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British Columbia Burnaby mayor-elect opposes Trans Mountain expansion over possible ‘boil over’

Mayor-elect Mike Hurley poses for a photo at the Kinder Morgan tank farm, in Burnaby, B.C., on Oct. 28, 2018.

Jimmy Jeong/The Globe and Mail

The mayor-elect of Burnaby, B.C., is taking up the fight against the expansion of the Trans Mountain pipeline, citing concerns about fire safety at the proposed expansion to the oil tank farm in the city.

Mike Hurley, a former firefighter, said a potential “boil over” at the Trans Mountain oil tank yard is behind his opposition to the project. A boil over is when a fire in a tank spills over to set fire to other nearby parked tanks, leading to the discharge of molten crude into areas as far as 600 metres away from the property. The issue was raised in a 2015 Burnaby Fire Department report about risks associated with the expansion of the pipeline.

Mr. Hurley, who will be sworn in on Nov. 5, said it’s the doubling of the number of tanks near a residential area that worries him. “We just don’t have the resources in the city to fight something like that,” he said.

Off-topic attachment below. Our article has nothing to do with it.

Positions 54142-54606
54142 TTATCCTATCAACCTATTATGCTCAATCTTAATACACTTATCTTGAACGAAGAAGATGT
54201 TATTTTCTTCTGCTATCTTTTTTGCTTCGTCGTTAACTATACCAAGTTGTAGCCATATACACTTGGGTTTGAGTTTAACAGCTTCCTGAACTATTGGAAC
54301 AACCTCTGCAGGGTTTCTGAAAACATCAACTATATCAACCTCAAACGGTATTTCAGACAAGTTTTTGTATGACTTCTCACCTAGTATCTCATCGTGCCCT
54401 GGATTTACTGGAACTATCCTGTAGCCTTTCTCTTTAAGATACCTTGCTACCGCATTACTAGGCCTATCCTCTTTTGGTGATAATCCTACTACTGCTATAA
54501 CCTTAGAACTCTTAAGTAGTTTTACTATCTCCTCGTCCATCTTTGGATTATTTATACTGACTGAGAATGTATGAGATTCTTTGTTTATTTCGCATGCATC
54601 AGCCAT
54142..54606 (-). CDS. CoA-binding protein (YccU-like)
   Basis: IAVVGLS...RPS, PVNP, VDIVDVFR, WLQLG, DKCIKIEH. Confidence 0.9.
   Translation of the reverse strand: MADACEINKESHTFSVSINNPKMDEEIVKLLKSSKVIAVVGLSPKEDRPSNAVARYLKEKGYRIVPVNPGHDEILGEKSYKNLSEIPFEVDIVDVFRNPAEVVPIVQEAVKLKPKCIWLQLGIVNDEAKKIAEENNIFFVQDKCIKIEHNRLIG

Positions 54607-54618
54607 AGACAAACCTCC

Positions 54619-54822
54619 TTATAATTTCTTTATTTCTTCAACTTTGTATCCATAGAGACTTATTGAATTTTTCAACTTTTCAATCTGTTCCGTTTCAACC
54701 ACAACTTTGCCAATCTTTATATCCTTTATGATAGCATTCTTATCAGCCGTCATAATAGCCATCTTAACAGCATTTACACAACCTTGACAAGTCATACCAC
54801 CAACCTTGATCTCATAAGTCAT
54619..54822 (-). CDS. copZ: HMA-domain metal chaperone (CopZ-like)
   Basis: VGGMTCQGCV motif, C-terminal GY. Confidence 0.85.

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While there has never been a boil over situation at the tank farm, Burnaby fire Chief Joe Robinson said, “It doesn’t mean there can’t be.”

In a statement, Trans Mountain said there has never been a storage tank fire at one of its terminals in 65 years of operations, adding that tank fires are rare worldwide.

The statement said prevention measures include early detection and fire suppression systems, operational procedures to reduce possible risks, regular National Energy Board audits and “adequate” spacing of tanks as set by the National Fire Protection Association and National Fire Code of Canada.

Looking ahead, the company said the expansion project in Burnaby will include a larger fire-water reservoir, and remote-activated fire suppression systems.

Mr. Hurley, however, would like to see Trans Mountain consider another solution to the problem – building a new tank farm in a more isolated area. “Burnaby is just too built up for those kinds of risks."

The federal government bought the expansion project for $4.5-billion earlier this year. In August, the Federal Court of Appeal quashed Ottawa’s approval of the project because the government didn’t properly consult First Nations. The government subsequently asked the National Energy Board to review the impact of the pipeline expansion on marine shipping. The board is working toward a February deadline.

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